No good leader wants to accept that. If you lead a large enterprise, you don’t want to have to wait till your company’s very existence is threatened to drive digital transformation. That sucks.
So the real trick is finding ways to drive change BEFORE massive disruption makes it a question of survival.
And here, a principle I’ve been thinking about and discussed for the first time at the DA Hub enjoyed considerable interest. I call it the reverse hierarchy of understanding.
Organizations work best when an organization’s management hierarchy generally matches to its knowledge hierarchy. And believe it or not, my general experience is that that’s actually the case most of the time. We’re all used to specialized pieces of knowledge and specific expertise existing exclusively deep down in the organization. A financial planner may have deep knowledge of TM1 that the CFO lacks. But I’ve met a fair number of CFO’s and a fair number of financial planners and I can tell you there is usually a world (or perhaps two decades) of difference in their understanding of the business and its financial imperatives.
When that hierarchy doesn’t hold, it’s hard for a business to function effectively. When privates know more than sergeants, and sergeants know more than lieutenants and lieutenants know more than generals, the results aren’t pretty. Tactics and strategy get confused. The rank and file lose faith in their leaders. Leaders – and this may be even worse – tend to lose faith in themselves.
The thing about digital is that it does sometimes create a true reverse hierarchy of understanding in the large traditional enterprise. This doesn’t matter very much when digital is peripheral to the organization. Reverse hierarchies exist in all sorts of peripheral areas of the business and they don’t spell doom. But if digital become core to the organization, allowing a reverse hierarchy to persist is disastrous.
And here’s where digital transformation is incredibly tricky for the large traditional enterprise. You can’t invert the organization. Not only is it impossible, it’s stupid. Large traditional organizations can’t simply abandon what they are – which means that they have to figure out how to work with two separate knowledge hierarchies while they transform.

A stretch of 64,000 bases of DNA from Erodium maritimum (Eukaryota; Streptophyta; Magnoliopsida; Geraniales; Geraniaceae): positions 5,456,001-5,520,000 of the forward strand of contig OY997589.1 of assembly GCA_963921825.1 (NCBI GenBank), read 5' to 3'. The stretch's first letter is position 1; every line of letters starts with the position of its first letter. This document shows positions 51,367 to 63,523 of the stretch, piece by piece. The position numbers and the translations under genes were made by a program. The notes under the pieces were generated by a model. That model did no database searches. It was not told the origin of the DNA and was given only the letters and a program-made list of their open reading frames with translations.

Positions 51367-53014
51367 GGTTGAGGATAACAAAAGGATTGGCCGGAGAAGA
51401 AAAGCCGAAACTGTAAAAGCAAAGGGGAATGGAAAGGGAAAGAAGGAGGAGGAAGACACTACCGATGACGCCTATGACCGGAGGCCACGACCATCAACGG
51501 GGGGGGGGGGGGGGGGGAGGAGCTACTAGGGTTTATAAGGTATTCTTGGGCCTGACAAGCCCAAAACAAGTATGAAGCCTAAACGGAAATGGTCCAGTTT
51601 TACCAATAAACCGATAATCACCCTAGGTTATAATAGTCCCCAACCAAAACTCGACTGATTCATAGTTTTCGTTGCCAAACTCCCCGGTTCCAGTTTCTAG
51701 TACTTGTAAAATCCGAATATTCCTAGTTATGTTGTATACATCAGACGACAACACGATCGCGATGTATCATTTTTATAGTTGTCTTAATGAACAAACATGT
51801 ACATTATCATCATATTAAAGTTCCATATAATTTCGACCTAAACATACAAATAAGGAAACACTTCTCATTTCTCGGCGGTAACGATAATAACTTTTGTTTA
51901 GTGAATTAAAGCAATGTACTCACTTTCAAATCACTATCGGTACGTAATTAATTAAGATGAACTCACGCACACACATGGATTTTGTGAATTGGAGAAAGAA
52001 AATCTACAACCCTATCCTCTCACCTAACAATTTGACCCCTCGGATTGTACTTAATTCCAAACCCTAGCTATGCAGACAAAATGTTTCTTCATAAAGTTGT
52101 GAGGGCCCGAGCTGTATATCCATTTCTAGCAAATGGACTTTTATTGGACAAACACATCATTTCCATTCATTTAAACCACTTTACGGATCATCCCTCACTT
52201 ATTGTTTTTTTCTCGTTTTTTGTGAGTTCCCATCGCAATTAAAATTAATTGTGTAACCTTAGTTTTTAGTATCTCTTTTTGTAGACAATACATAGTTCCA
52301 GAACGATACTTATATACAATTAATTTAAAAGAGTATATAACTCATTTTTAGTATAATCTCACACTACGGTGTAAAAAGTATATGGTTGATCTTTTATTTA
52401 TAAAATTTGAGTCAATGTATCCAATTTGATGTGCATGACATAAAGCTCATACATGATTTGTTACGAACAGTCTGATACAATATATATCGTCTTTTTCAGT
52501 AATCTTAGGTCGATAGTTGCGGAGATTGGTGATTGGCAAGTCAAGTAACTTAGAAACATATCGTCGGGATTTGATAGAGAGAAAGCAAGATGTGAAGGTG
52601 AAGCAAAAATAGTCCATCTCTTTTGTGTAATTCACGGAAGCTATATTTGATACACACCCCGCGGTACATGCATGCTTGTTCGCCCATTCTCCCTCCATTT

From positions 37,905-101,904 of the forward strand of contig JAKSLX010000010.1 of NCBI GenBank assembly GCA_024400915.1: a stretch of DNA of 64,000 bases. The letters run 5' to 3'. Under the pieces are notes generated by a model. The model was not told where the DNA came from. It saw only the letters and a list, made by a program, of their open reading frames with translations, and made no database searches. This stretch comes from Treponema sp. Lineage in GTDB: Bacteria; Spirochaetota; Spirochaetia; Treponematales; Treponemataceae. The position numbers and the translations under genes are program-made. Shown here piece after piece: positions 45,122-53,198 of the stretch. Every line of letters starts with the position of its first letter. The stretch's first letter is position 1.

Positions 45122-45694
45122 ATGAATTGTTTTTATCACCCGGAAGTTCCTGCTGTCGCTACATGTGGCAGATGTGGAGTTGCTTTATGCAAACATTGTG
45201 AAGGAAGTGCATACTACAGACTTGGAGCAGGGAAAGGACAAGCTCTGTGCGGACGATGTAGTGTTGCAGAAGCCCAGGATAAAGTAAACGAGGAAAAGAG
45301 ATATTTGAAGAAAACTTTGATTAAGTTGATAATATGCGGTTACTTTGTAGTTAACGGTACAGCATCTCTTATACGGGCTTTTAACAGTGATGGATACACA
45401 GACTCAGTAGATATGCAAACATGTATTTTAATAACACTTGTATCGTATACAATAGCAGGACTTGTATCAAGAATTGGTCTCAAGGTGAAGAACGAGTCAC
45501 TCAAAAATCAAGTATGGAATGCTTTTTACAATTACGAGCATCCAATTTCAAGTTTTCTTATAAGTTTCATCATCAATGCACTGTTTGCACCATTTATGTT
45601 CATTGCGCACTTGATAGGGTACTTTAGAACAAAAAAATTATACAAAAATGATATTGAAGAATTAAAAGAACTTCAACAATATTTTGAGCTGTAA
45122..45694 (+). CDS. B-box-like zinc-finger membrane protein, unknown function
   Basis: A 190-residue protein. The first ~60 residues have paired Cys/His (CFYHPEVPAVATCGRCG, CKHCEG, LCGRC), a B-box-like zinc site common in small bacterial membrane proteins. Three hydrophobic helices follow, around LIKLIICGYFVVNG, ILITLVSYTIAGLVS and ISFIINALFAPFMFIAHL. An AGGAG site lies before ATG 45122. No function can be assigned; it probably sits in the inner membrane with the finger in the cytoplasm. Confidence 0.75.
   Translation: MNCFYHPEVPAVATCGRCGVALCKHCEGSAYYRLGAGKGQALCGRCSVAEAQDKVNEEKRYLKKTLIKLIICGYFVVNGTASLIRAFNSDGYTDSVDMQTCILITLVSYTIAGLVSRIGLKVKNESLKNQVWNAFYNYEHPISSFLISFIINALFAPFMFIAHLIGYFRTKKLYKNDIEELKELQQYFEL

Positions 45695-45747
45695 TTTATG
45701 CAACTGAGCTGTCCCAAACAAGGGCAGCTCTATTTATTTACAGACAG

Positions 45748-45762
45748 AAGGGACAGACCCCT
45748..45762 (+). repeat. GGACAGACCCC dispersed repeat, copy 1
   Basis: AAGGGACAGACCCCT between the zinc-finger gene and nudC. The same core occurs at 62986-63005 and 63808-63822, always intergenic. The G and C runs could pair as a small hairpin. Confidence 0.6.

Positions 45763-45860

So the trick with digital transformation is building a digital knowledge hierarchy and finding ways to incorporate it in the existing management hierarchy of the business. It’s also where great leadership makes an enormous difference. Because most companies wait too long to begin that process – ultimately relying on a burning platform to drive the essential change. But while it’s hard to effect complete transformation without the pressure of massive disruption, it’s eminently possible to prepare for transformation by nurturing a digital knowledge hierarchy.
Think of it like FDR building out the U.S. military prior to WWII. He couldn’t fight the war, but he could prepare for it. We tend to define great leaders by what they do in crisis. But effecting change in crisis is relatively easy. The really great leaders have the vision to prepare for change before the onset of crisis.
So how can leadership address a reverse hierarchy of understanding in digital – especially since they are part of the problem? That’s the topic for my next post.
[A final thanks to all the great participants in my Digital Analytics Hub Conference session on this topic. You guys were brilliant and I hope this post does at least small justice to the conversation!]